From China Daily:
Ancient general's tomb unearthed in Henan
Updated: 2010-05-18 11:54
Archeologists in central China's Henan Province say they have found the tomb of a noted general from the Three Kingdoms period (220-280 AD).
The tomb, 50 meters long and 21 meters wide, held chinaware, copperware, liquor cups, and jars as well as some human bones, said Sun.
Tests suggested the bones belonged to a 50-year-old man and a 40-year-old woman, he said.
Cao Xiu is recorded in Chinese history books as a courageous fighter and high-ranking officer. He died of illness in 228, but no record of his birth has been found.
The tomb was similar to that of Cao Cao, found in Anyang City, of Henan Province, in December, said Sun.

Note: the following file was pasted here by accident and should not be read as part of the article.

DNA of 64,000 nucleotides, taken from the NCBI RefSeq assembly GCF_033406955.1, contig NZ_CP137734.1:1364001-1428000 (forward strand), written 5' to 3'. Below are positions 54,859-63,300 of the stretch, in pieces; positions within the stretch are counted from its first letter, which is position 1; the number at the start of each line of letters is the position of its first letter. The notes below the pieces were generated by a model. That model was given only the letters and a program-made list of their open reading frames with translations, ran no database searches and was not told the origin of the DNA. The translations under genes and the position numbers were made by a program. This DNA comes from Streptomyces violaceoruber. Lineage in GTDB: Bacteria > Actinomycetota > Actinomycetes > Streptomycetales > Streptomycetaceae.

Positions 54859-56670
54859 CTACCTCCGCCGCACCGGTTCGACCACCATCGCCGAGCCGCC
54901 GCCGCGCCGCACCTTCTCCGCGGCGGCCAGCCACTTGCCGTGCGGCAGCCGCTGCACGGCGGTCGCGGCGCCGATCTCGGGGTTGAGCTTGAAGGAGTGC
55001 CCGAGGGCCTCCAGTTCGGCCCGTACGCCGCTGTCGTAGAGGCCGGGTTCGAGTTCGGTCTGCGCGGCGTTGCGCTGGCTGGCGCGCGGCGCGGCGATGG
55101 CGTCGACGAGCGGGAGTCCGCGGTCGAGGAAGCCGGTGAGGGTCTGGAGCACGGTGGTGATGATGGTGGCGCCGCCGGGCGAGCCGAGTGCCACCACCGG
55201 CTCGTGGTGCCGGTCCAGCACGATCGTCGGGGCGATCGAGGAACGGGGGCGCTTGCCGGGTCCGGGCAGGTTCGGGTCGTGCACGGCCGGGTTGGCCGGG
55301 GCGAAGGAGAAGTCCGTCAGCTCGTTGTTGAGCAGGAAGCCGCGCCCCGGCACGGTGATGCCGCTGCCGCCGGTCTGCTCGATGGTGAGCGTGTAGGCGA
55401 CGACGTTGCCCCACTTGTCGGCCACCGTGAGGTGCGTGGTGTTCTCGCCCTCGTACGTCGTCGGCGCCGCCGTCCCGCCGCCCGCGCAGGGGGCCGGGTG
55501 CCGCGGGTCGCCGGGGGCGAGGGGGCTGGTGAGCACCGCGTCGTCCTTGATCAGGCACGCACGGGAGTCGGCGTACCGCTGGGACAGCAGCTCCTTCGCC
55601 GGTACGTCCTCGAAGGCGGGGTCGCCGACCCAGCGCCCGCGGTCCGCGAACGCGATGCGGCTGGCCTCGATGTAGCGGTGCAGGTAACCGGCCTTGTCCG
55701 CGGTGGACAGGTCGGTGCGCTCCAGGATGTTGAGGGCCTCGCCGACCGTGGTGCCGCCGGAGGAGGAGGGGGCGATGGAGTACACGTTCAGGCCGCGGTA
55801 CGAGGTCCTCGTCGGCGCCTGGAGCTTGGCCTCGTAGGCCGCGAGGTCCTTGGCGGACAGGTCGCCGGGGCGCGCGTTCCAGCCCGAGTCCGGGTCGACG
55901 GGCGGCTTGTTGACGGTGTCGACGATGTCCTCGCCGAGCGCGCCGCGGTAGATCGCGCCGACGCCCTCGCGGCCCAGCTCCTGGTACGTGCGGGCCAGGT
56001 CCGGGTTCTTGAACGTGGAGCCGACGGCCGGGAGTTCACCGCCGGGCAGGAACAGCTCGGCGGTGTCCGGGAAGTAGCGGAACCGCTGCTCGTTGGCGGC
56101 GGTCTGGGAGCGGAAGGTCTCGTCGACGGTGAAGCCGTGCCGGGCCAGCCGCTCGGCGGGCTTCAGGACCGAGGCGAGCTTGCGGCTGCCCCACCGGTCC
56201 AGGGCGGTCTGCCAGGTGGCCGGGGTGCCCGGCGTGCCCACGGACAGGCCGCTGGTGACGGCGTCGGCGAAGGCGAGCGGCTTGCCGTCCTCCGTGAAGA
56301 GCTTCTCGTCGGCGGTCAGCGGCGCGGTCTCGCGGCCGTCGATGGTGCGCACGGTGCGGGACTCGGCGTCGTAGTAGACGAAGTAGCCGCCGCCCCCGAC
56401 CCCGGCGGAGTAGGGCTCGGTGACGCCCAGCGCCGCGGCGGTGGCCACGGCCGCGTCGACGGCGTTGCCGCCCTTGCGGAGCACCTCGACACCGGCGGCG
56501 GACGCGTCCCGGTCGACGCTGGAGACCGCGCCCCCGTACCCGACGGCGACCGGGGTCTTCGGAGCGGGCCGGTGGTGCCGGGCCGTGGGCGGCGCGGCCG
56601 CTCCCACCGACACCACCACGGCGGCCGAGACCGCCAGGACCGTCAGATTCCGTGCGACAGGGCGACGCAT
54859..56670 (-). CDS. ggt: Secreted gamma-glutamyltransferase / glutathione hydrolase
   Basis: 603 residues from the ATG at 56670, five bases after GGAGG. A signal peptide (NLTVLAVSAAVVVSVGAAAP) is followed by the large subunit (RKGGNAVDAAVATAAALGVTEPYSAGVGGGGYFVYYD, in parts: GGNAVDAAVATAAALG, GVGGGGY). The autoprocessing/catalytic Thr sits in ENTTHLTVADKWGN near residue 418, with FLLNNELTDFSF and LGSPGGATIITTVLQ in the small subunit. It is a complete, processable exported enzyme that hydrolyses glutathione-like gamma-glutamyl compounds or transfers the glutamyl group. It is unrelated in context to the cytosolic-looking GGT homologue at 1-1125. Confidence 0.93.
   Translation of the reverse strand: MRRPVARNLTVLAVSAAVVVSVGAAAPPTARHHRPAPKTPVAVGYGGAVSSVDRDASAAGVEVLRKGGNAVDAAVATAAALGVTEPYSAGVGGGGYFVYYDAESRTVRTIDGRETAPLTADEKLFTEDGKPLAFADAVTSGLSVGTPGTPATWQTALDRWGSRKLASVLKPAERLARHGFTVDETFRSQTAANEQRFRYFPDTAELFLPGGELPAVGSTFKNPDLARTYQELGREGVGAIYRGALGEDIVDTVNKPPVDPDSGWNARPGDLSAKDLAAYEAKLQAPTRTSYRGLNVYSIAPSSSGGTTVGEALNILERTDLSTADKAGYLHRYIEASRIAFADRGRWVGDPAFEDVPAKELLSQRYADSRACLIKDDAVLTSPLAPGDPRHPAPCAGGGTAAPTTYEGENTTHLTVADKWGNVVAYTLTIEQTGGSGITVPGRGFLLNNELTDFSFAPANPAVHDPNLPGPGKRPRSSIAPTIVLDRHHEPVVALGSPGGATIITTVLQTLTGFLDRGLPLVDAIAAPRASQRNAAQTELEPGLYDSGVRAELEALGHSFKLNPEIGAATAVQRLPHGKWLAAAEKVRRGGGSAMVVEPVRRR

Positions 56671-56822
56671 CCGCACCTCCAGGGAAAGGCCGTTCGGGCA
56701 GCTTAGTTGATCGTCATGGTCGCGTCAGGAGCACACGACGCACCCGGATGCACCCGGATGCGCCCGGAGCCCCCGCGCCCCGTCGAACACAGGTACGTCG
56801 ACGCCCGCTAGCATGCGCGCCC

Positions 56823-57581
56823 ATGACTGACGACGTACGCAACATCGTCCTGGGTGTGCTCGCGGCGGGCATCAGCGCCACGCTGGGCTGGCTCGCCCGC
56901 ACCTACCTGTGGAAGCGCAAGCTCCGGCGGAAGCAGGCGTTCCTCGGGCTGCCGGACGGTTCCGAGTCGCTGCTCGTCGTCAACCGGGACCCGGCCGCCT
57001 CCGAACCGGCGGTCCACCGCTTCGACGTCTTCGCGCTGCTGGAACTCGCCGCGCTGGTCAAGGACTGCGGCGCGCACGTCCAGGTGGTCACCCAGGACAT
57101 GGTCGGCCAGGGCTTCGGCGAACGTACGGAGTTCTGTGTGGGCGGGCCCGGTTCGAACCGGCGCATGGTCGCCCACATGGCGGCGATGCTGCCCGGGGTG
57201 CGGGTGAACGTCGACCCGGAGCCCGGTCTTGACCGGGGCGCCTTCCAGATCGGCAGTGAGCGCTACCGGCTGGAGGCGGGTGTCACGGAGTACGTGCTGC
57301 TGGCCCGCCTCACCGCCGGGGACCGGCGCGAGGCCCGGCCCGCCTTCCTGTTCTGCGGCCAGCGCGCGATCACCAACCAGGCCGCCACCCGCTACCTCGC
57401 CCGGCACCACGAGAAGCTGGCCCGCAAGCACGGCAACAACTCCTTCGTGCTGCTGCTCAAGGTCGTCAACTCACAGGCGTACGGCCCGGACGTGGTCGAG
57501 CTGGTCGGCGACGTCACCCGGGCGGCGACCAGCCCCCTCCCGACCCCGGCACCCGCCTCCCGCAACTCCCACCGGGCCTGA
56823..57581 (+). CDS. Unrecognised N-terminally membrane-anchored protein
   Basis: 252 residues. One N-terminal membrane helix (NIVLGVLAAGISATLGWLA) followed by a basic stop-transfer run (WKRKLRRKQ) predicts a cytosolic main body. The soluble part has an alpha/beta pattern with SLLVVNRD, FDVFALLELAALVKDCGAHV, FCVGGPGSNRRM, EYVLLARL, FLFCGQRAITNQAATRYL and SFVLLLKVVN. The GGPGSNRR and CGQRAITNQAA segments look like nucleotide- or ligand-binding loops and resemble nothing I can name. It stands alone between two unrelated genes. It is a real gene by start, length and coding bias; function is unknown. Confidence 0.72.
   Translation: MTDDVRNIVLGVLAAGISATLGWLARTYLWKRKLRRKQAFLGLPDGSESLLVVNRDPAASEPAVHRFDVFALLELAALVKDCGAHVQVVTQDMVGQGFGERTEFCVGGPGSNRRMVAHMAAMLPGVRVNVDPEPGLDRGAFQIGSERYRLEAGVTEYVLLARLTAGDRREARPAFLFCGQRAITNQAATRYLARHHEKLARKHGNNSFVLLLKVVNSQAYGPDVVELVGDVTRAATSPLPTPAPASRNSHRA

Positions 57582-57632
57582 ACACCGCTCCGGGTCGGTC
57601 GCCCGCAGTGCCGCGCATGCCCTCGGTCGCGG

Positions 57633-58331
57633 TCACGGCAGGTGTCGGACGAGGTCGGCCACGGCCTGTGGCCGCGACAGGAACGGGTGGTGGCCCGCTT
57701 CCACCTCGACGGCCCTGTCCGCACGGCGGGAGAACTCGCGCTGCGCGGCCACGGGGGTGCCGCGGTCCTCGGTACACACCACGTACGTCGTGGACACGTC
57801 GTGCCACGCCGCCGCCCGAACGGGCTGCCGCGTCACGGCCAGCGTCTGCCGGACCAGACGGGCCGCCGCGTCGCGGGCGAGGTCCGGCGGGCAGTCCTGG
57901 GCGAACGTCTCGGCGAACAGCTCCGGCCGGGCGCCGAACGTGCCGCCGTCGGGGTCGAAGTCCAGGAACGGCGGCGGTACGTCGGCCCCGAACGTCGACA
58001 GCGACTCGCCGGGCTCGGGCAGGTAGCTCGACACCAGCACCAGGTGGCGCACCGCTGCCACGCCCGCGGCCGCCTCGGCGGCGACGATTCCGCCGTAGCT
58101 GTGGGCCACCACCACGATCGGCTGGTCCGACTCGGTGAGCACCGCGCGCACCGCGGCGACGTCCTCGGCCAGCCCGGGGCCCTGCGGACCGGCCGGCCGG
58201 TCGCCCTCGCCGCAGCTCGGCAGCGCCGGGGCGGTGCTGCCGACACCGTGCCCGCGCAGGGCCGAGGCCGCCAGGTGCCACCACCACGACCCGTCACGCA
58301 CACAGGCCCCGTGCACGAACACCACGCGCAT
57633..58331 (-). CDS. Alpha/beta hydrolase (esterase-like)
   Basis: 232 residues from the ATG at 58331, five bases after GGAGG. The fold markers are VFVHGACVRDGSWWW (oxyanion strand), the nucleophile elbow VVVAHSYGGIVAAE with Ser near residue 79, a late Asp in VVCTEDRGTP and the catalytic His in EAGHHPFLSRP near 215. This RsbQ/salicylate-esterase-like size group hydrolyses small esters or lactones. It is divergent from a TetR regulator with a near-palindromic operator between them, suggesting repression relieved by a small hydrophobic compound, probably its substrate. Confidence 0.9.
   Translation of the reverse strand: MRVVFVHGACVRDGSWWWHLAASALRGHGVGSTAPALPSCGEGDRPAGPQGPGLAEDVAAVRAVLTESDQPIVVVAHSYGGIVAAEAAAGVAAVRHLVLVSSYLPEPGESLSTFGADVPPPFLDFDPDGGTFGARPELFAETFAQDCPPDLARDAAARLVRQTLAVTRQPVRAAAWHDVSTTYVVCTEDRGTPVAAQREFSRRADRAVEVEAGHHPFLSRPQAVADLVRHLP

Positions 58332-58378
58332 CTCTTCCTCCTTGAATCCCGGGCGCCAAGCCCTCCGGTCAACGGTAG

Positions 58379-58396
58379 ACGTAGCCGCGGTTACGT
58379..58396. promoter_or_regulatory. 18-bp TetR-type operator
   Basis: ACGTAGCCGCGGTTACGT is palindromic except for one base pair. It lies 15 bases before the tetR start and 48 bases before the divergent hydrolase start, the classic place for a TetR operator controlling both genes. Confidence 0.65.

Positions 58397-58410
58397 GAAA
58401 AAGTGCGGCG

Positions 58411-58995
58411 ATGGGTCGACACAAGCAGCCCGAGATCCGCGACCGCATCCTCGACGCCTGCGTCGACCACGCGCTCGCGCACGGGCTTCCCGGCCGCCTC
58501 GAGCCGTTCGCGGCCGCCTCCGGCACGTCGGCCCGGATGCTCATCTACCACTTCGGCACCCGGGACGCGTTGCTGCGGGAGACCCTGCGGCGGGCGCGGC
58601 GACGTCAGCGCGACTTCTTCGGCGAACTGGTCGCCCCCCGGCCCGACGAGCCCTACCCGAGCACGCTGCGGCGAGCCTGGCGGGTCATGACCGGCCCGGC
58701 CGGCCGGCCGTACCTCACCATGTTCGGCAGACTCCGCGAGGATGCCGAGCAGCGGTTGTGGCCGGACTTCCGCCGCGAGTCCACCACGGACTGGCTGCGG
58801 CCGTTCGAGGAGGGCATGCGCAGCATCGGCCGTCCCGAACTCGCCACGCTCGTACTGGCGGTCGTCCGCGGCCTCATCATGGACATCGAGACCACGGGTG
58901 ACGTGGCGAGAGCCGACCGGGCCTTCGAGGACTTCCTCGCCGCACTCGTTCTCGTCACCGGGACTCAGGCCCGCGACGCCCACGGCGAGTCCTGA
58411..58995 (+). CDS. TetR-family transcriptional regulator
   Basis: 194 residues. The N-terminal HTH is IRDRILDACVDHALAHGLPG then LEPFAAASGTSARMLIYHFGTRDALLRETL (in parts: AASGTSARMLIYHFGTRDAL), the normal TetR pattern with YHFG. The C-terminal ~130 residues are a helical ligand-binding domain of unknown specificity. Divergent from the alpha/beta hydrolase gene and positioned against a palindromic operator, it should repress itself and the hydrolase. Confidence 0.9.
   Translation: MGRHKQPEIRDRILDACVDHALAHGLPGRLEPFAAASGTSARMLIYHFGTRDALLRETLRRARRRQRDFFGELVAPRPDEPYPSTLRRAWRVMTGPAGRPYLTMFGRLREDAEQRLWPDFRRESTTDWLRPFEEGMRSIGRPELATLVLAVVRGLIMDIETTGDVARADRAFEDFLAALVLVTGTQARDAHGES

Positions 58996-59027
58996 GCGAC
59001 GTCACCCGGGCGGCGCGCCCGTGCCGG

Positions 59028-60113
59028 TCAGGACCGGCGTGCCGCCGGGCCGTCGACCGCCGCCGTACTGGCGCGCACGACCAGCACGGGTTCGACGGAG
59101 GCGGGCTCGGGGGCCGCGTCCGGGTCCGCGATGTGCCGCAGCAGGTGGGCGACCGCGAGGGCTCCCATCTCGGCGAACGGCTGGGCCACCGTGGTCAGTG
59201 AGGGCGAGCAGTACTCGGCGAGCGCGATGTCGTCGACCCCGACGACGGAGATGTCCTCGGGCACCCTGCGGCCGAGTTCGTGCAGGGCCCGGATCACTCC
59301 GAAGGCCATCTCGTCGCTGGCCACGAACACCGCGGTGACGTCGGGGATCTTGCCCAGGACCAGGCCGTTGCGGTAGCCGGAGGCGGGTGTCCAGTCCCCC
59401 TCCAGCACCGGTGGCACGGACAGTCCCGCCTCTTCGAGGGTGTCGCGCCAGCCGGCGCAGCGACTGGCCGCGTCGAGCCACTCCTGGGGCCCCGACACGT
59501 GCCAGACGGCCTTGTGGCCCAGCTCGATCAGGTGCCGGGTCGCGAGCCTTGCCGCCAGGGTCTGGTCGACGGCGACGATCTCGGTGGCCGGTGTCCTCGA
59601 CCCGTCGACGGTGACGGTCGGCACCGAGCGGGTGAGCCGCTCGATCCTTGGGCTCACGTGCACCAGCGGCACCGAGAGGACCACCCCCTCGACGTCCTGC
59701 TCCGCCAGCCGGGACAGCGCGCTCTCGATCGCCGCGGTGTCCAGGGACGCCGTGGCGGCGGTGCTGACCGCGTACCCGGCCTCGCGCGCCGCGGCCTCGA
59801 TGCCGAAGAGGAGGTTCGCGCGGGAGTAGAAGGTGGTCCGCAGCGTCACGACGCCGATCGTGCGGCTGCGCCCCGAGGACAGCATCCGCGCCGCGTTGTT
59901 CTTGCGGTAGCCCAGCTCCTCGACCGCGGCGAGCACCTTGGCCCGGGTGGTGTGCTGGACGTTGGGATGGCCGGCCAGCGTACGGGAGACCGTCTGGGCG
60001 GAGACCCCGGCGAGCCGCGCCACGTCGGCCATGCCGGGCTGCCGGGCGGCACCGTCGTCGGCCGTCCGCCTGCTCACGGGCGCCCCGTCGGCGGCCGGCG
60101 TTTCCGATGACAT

History books say Cao Cao took Cao Xiu as a son, though the two were not blood relations.
The discovery of Cao Cao's tomb was listed as one of China's greatest archaeological achievements last year. However, it triggered skepticism from scholars and Internet commentators who questioned its authenticity.
Experts from Shanghai's Fudan University are trying to get DNA from Cao's descendants and compare it with the DNA extracted from a skull uncovered in the tomb.
Cao Cao (155-220 AD), who built the strongest and most prosperous state during the Three Kingdoms period (208-280 AD), is remembered for his outstanding military and political talents.
Posts on Cao Cao at this blog:
Follow-Up: Cao Cao Had 72 Fake Tombs! January 31, 2010
Tomb of Cao Cao Unearthed in China: Follow-Up December 30, 2009
Tomb of Cao Cao Unearthed in China December 27, 2009
China's Battle of Generals Heats Up With Mega Tourist Bucks at Stake February 2, 2010